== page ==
Guernsey

HMS Victory 1744 shipwreck: Artefacts to be recovered

Shipwreck of HMS Victory 1744: Bronze Cannon in seabed Image copyright Odyssey Marine Exploration
Image caption Two extremely rare bronze cannon were brought up to identify the wreck

Artefacts from the shipwreck of HMS Victory, which sank in 1744, can be recovered to save them from damage.

More than 1,000 sailors drowned when the British warship, the predecessor to Lord Nelson's Victory, sank in a storm.

The decision to allow "at-risk surface items" to be recovered was announced by the UK Secretary of State for Defence, Michael Fallon, earlier.

However, work will not go ahead until a licence has been issued by the Marine Management Organisation.

The recovery will be carried out by the Maritime Heritage Foundation, which was gifted the wreck in January 2012.

Since then the site has been regularly monitored - including looking at the risk of damage from commercial fishing, natural erosion and illegal salvage.

Image copyright Odyssey Marine Exploration
Image caption HMS Victory, which was wrecked in the English Channel in 1744. Artwork by John Batchelor

The wreck was found in 2008 by Odyssey Marine Exploration, which is working with the foundation.

Its discovery exonerated Admiral Sir John Balchin, who came out of retirement to command the ship, on what was meant to be his final voyage.

It was believed the ship sank after it hit the Casquets, a group of rocks north-west of Alderney, due to poor navigation.

However, as the wreck was discovered 62 miles (100km) away from the rocks it suggested the 74-year-old admiral was not to blame.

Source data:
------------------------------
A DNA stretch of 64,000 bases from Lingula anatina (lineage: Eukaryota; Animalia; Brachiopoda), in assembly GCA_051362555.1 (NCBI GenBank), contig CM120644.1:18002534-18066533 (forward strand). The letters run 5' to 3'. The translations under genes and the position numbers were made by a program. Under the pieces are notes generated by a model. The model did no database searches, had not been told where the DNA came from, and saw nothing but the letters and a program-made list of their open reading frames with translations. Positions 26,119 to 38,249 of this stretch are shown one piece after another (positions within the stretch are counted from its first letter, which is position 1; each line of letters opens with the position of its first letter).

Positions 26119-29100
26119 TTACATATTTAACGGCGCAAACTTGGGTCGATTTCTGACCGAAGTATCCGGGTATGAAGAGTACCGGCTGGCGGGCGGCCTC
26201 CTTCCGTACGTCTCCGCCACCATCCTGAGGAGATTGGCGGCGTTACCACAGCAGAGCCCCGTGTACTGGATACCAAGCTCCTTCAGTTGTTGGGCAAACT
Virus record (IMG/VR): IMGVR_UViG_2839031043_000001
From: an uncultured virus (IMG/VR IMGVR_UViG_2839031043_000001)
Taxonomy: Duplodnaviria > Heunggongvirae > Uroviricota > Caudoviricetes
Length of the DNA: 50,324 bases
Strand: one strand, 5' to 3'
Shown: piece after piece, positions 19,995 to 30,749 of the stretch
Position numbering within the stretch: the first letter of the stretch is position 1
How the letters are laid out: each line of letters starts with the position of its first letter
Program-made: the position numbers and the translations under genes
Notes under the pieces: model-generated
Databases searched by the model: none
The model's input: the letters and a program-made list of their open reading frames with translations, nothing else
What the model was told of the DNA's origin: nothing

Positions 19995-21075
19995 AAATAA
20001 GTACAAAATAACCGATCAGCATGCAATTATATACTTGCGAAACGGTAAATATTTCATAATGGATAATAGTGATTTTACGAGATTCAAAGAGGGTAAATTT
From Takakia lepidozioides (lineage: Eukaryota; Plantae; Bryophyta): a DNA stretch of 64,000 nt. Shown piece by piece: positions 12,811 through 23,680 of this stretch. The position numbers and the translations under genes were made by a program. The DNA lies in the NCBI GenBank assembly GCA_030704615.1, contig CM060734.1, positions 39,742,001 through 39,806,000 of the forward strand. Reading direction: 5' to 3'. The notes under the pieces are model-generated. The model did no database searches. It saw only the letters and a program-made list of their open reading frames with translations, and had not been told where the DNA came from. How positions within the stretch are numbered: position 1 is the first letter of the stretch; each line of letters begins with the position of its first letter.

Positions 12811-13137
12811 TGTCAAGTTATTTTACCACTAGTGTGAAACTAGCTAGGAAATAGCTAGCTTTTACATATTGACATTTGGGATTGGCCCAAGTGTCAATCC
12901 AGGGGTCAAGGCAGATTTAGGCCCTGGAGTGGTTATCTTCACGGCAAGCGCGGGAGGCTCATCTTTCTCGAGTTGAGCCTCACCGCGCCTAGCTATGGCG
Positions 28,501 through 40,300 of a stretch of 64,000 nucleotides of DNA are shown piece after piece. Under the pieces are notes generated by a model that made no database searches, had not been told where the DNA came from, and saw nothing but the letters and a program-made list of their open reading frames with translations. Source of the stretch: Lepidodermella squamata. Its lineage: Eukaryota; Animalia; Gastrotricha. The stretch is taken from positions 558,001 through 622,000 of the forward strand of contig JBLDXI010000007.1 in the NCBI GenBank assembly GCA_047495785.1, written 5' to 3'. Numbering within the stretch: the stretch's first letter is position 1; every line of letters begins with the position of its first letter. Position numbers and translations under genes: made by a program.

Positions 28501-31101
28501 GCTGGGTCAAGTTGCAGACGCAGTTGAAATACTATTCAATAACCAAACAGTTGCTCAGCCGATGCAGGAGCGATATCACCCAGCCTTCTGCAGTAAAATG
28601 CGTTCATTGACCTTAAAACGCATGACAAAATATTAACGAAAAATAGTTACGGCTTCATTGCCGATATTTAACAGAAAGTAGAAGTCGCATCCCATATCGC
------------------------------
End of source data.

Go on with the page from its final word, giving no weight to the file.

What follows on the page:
Image copyright Odyssey Marine Exploration
Image caption Each of the cannon measured 12ft (3.6m) in length and weighed four tonnes

In his written statement, Mr Fallon said artefacts recovered from the wreck will form the Victory 1744 Collection, which would be managed in line with the UK Museums Association's Code of Ethics for Museums.

The collection would include recent site plans, drawings and photographs.

It is not yet known where the collection will be displayed, but the aim is for it to kept together.

The Maritime Heritage Foundation has released a mitigation strategy for the site, which said: "Activities at the wreck site will avoid the unnecessary disturbance of human remains. Wherever possible, human remains will be left in situ."

Lord Lingfield, its chairman, said: "HMS Victory (1744) is the only wreck of a first rate English warship discovered under water anywhere in the world and the Maritime Heritage Foundation is privileged to be leading this historic project."

The Tory peer, formerly known as Sir Robert Balchin, is a relative of Admiral Balchin.

Mr Fallon said: "The government is satisfied that the project will be managed in accordance with best practice and will ensure that important artefacts from this unique part of our maritime history remain together for the future appreciation and education of all."

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